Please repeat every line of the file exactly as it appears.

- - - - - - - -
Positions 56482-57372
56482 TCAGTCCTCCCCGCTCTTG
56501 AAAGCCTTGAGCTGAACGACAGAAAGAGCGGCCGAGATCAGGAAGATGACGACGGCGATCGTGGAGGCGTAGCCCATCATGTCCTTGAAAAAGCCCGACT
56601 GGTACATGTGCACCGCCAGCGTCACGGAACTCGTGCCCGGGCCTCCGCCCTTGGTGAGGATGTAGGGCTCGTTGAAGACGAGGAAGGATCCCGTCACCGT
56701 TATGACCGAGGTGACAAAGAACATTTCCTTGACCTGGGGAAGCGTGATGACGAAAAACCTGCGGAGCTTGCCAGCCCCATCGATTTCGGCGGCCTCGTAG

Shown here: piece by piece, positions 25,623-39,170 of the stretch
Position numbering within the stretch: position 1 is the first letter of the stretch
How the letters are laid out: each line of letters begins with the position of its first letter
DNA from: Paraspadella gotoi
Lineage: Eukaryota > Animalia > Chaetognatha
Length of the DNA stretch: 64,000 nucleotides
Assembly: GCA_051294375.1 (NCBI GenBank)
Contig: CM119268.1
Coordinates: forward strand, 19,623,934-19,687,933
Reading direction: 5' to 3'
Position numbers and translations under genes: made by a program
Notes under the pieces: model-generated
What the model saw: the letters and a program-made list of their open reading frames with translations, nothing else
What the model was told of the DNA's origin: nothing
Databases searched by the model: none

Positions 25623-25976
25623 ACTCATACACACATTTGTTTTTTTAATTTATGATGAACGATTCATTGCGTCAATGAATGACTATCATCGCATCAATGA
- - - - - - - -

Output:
Positions 56482-57372
56482 TCAGTCCTCCCCGCTCTTG
56501 AAAGCCTTGAGCTGAACGACAGAAAGAGCGGCCGAGATCAGGAAGATGACGACGGCGATCGTGGAGGCGTAGCCCATCATGTCCTTGAAAAAGCCCGACT
56601 GGTACATGTGCACCGCCAGCGTCACGGAACTCGTGCCCGGGCCTCCGCCCTTGGTGAGGATGTAGGGCTCGTTGAAGACGAGGAAGGATCCCGTCACCGT
56701 TATGACCGAGGTGACAAAGAACATTTCCTTGACCTGGGGAAGCGTGATGACGAAAAACCTGCGGAGCTTGCCAGCCCCATCGATTTCGGCGGCCTCGTAG

Shown here: piece by piece, positions 25,623-39,170 of the stretch
Position numbering within the stretch: position 1 is the first letter of the stretch
How the letters are laid out: each line of letters begins with the position of its first letter
DNA from: Paraspadella gotoi
Lineage: Eukaryota > Animalia > Chaetognatha
Length of the DNA stretch: 64,000 nucleotides
Assembly: GCA_051294375.1 (NCBI GenBank)
Contig: CM119268.1
Coordinates: forward strand, 19,623,934-19,687,933
Reading direction: 5' to 3'
Position numbers and translations under genes: made by a program
Notes under the pieces: model-generated
What the model saw: the letters and a program-made list of their open reading frames with translations, nothing else
What the model was told of the DNA's origin: nothing
Databases searched by the model: none

Positions 25623-25976
25623 ACTCATACACACATTTGTTTTTTTAATTTATGATGAACGATTCATTGCGTCAATGAATGACTATCATCGCATCAATGA